“I made a bad mistake,” California Gov. Gavin Newsom admitted Monday, after news reports showed he attended a birthday dinner earlier this month at the famous French Laundry restaurant in the Napa Valley near San Francisco, even though he has imposed restrictions on restaurants as the coronavirus pandemic rages across the state.
Photos obtained by Fox 11 TV in Los Angeles showed nearly a dozen people sitting together without face masks at the private dinner at the high-priced restaurant, celebrating the 50th birthday of Jason Kinney, an adviser and friend of the governor.
Officials from the California Medical Association also attended the dinner, which a Kinney spokesman said was considered outdoors.
Newsom apologized to the people of California, stating that because he was dining outdoors, he did not violate coronavirus restrictions that he had put in place for the state. But the governor said he showed poor judgment in attending. He went on to say it went against the spirit of state rules as coronavirus cases surge across California.
I’m a Democrat who lives in California and am proud to have Gavin Newsom as my governor. But I agree that his attendance at the birthday dinner was wrong.
At the same time, it’s only fair to point out that the massive rallies — some attended by thousands of people — and White House events that President Trump held during his presidential campaign were many, many times the size of the dinner Newsom attended.
Unfortunately, there are documented cases of people contracting COVID-19 at Trump events — including White House staff and the president himself. The president’s wife and youngest son were also stricken with the disease. Sadly, 2012 Republican presidential contender Herman Cain died of the disease in July after he attended a Trump rally in Tulsa, Okla., where he was photographed without a mask.
Newsom deserves credit for admitting his mistake and apologizing. Trump never apologized for his rallies and White House events. In fact, he kept holding them ever more frequently, until he was holding multiple rallies in the final days before Election Day Nov. 3. Quite a contrast with the governor of California.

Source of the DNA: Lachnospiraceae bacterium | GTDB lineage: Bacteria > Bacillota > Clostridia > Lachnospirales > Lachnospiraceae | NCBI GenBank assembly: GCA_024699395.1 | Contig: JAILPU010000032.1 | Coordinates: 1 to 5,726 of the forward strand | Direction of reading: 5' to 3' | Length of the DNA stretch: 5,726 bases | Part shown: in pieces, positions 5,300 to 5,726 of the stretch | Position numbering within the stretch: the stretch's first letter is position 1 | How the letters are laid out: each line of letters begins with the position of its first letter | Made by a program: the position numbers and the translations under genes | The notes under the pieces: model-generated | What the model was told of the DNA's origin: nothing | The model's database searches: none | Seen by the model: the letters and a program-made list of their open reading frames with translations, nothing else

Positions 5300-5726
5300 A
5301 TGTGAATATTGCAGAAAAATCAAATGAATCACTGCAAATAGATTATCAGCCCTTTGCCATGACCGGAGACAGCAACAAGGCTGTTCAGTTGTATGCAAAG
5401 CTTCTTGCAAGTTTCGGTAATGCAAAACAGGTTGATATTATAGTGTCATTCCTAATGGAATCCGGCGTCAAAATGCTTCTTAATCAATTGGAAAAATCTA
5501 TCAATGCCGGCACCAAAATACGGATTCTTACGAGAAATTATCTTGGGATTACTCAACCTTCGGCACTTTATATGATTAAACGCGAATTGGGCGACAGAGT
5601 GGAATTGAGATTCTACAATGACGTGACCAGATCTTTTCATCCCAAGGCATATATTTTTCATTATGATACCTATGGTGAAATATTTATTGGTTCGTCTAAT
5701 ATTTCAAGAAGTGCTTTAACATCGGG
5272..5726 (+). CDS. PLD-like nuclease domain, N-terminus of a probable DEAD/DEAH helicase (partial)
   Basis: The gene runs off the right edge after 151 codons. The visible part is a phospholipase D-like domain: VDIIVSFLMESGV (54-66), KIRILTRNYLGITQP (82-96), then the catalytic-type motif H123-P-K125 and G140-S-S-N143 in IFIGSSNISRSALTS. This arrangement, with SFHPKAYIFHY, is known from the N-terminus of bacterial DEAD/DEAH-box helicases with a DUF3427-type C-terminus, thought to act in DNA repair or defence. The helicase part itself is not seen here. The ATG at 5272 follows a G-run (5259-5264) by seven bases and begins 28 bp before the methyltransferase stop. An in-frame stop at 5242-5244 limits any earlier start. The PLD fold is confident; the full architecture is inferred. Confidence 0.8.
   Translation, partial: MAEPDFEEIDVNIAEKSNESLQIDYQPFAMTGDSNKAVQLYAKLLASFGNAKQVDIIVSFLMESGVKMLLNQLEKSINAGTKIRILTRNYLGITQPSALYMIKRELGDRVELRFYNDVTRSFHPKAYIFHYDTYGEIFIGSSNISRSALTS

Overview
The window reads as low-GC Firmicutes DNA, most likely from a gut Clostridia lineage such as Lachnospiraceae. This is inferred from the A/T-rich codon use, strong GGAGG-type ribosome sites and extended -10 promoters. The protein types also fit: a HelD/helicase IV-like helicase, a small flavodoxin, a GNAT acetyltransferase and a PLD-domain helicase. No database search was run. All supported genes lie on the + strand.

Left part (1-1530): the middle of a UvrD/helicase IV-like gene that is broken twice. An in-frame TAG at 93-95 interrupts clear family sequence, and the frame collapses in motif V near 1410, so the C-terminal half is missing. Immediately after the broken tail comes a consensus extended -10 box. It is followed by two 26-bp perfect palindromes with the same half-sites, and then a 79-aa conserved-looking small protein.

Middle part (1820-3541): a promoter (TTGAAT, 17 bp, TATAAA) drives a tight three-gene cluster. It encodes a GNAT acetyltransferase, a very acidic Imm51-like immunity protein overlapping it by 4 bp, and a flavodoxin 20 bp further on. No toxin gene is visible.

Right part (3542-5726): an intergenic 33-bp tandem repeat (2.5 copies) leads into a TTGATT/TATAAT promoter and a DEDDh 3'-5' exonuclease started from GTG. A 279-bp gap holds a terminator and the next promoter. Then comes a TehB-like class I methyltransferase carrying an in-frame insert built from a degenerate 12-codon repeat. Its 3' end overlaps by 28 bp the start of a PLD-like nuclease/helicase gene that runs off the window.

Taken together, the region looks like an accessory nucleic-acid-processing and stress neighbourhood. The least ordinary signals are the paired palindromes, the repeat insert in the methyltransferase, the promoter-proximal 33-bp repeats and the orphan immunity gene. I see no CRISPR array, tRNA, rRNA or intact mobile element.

But still, the president’s irresponsible behavior doesn’t excuse Newsom’s dinner attendance, even though the dinner was far smaller than any of Trump’s events.
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The governor’s poor judgment only gave critics of his management of the coronavirus more ammunition to criticize him.
Of course, it is unrealistic to expect our leaders to be perfect. And I certainly don’t expect them to be hermits and never leave their homes or come into contact with anyone. But they must not simply say “do as I say.” They must be able to honestly say “do as I do.”
I have always believed that true leaders need to lead by example, regardless of whether they are Democrats, Republicans, independents or members of any other party. Our elected leaders need to show their constituents that they truly understand what ordinary people are going through — especially during tough times.
We don’t want our elected officials and candidates — no matter what their political affiliation —to look hypocritical. Yet Newsom, like Trump and others, fell into this trap with his attendance at the ill-advised birthday dinner.
More than 11.6 million people in the U.S. — including over 1 million in California — have been stricken with COVID-19. The U.S. death toll now tops 250,000, including more than 18,000 people in California.
And although California and much of the country began showing signs of progress in the fight against COVID-19 and some communities began easing restrictions on gatherings, things have clearly taken a turn for the worst in recent weeks.
Admissions at hospitals and intensive care units are up in California and other states. My husband is a doctor who has treated COVID-19 patients. He just told me that he is hearing rumblings that elective surgeries at some hospitals may have to be postponed — as they were in the spring — to ensure enough hospital beds and staff are available for patients stricken with the coronavirus.
Right now the world is united in the hope that coronavirus vaccines that have shown promise in clinical trials will start being distributed soon and can end the COVID-19 pandemic in 2021. But until the pandemic ends, our leaders need to show us by example and by wise policies that they are doing all they can to fight this disease and save our lives. This has nothing to do with politics. It has everything to do with saving lives.